It’s so rare that doctors only diagnose 600 to 800 cases in the United States each year. It affects more males than females and tends to appear in the middle years or even later in life.
According to the Mayo Clinic, medical professionals aren’t really sure what causes hairy cell leukemia. The disease has no cure and is considered a chronic condition that with treatment can go into remission for extended periods. It’s considered a disease of the blood and the bone marrow.
Mutations in a patient’s DNA spur his or her bone marrow stem cells to produce an overabundance of white blood cells that don’t function correctly. These atypical B cells looks hairy under a microscope, giving the condition its odd name. Certain risk factors might be associated with the cause of these DNA mutations:
Family history. Patients with hairy cell leukemia might belong to family with other incidences of this disease. The family history could also include cases of other cancers of the blood.
Ashkenazi Jewish heritage. Men with an Ashkenazi Jewish background are at an elevated risk for this type of leukemia.
Prior incidence of cancer. Patients who have previously experienced another type of cancer have a risk factor for contracting hairy cell leukemia.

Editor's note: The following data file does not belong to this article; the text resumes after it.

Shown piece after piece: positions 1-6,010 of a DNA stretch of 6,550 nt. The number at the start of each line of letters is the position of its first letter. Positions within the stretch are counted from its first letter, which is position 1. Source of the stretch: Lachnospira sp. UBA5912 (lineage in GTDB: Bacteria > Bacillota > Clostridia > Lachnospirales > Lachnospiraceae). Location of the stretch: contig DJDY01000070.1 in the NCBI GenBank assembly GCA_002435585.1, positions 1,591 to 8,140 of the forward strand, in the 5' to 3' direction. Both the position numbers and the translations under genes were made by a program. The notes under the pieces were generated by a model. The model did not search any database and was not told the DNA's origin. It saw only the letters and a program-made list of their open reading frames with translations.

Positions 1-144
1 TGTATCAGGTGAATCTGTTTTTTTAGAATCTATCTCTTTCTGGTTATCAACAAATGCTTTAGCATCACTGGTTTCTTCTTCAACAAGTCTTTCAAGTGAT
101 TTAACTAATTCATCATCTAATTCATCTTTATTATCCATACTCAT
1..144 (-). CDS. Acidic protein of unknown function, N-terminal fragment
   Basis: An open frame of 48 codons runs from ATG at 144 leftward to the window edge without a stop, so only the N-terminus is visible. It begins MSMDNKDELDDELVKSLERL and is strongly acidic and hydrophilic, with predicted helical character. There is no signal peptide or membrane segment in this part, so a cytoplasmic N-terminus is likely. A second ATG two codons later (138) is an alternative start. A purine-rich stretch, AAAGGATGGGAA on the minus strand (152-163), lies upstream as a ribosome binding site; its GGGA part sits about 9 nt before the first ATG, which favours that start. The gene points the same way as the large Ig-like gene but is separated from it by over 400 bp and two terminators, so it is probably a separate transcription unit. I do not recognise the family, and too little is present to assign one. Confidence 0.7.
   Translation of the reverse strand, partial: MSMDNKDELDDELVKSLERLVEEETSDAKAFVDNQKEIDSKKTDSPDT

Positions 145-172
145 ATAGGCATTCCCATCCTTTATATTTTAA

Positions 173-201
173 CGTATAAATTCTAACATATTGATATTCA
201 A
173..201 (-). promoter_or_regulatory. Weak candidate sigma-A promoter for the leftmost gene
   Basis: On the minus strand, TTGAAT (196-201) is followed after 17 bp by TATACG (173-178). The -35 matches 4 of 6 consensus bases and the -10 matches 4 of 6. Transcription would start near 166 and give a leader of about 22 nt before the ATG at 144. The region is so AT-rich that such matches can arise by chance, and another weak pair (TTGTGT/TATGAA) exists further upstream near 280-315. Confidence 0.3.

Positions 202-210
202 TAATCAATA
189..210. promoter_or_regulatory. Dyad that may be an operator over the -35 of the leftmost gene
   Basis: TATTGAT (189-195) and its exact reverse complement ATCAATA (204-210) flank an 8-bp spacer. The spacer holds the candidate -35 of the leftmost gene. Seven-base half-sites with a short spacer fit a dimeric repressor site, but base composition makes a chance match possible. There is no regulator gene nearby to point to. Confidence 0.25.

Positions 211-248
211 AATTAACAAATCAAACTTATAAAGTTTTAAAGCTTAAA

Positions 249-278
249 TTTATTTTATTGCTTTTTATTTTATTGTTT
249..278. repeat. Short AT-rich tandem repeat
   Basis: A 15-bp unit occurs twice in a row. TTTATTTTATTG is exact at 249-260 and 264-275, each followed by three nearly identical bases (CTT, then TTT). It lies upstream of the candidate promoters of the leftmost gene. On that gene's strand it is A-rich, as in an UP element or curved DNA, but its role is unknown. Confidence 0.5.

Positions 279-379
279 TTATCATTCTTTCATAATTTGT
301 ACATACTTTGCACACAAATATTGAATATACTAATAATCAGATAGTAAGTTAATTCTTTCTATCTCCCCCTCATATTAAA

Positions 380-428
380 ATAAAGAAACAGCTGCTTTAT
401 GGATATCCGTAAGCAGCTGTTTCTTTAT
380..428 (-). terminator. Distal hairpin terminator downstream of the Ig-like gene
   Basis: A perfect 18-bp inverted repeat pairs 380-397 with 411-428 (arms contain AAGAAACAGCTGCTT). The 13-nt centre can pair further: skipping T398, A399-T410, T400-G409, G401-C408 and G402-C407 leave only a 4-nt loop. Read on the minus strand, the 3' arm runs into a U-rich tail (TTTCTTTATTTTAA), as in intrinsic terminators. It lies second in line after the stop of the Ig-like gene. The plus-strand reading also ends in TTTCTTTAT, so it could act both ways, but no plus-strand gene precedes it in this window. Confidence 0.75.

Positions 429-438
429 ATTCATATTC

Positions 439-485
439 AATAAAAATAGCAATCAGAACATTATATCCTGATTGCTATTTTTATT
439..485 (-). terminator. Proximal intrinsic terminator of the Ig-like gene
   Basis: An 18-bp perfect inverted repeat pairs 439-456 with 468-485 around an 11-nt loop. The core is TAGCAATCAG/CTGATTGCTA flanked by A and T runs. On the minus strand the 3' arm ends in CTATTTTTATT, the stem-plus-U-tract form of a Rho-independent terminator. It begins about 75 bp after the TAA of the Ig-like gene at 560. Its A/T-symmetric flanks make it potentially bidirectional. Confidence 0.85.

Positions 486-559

Radiation exposure. Individuals whose occupations put them into contact with X-ray or other type of medical equipment that emits ionizing radiation could have an elevated risk for the relevant DNA mutations. The studies conducted so far tend to contradict each other about this, however.
Exposure to chemicals. Certain chemicals could play a role in causing hairy cell leukemia. Of particular interest are those used in petroleum and agricultural products. Studies of their potential cause have been inconclusive to date, however.
Sawdust exposure. Some research studies have concluded there is a link between working with wood products and sawdust and the development of hairy cell leukemia.
In late 2009, Veterans Affairs Secretary Eric Shinseke announced plans to add hairy cell leukemia to the growing list of illnesses linked to Agent Orange, a defoliant widely used during the Vietnam War. The decision to add this condition to the list was the result of a report by the U.S. Institute of Medicine. The Institute announced that this move should make it much easier for thousands of U.S. veterans to claim their health problems were caused by their military service. This in turn should help them pursue monthly disability payments and health care services from the Department of Veterans Affairs.